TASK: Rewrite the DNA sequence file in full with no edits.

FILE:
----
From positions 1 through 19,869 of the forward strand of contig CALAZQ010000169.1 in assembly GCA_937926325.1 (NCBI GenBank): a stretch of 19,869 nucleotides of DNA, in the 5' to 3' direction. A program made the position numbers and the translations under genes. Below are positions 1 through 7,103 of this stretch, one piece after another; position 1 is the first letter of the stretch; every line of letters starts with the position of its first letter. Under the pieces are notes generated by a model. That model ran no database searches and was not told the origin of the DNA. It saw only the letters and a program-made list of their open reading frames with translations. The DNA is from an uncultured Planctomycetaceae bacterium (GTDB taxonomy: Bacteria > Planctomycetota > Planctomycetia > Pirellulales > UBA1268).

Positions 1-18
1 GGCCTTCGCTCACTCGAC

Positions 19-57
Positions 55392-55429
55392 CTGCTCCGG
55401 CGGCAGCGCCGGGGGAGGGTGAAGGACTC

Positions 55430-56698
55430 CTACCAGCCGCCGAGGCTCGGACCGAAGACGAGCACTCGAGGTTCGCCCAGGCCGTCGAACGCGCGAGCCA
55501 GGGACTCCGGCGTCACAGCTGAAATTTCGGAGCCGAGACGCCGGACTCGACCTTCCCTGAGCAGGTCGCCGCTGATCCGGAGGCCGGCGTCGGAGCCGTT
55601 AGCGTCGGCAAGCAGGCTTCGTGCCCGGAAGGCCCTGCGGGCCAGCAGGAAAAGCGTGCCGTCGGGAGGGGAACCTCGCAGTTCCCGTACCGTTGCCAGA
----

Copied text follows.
From positions 1 through 19,869 of the forward strand of contig CALAZQ010000169.1 in assembly GCA_937926325.1 (NCBI GenBank): a stretch of 19,869 nucleotides of DNA, in the 5' to 3' direction. A program made the position numbers and the translations under genes. Below are positions 1 through 7,103 of this stretch, one piece after another; position 1 is the first letter of the stretch; every line of letters starts with the position of its first letter. Under the pieces are notes generated by a model. That model ran no database searches and was not told the origin of the DNA. It saw only the letters and a program-made list of their open reading frames with translations. The DNA is from an uncultured Planctomycetaceae bacterium (GTDB taxonomy: Bacteria > Planctomycetota > Planctomycetia > Pirellulales > UBA1268).

Positions 1-18
1 GGCCTTCGCTCACTCGAC

Positions 19-57
Positions 55392-55429
55392 CTGCTCCGG
55401 CGGCAGCGCCGGGGGAGGGTGAAGGACTC

Positions 55430-56698
55430 CTACCAGCCGCCGAGGCTCGGACCGAAGACGAGCACTCGAGGTTCGCCCAGGCCGTCGAACGCGCGAGCCA
55501 GGGACTCCGGCGTCACAGCTGAAATTTCGGAGCCGAGACGCCGGACTCGACCTTCCCTGAGCAGGTCGCCGCTGATCCGGAGGCCGGCGTCGGAGCCGTT
55601 AGCGTCGGCAAGCAGGCTTCGTGCCCGGAAGGCCCTGCGGGCCAGCAGGAAAAGCGTGCCGTCGGGAGGGGAACCTCGCAGTTCCCGTACCGTTGCCAGA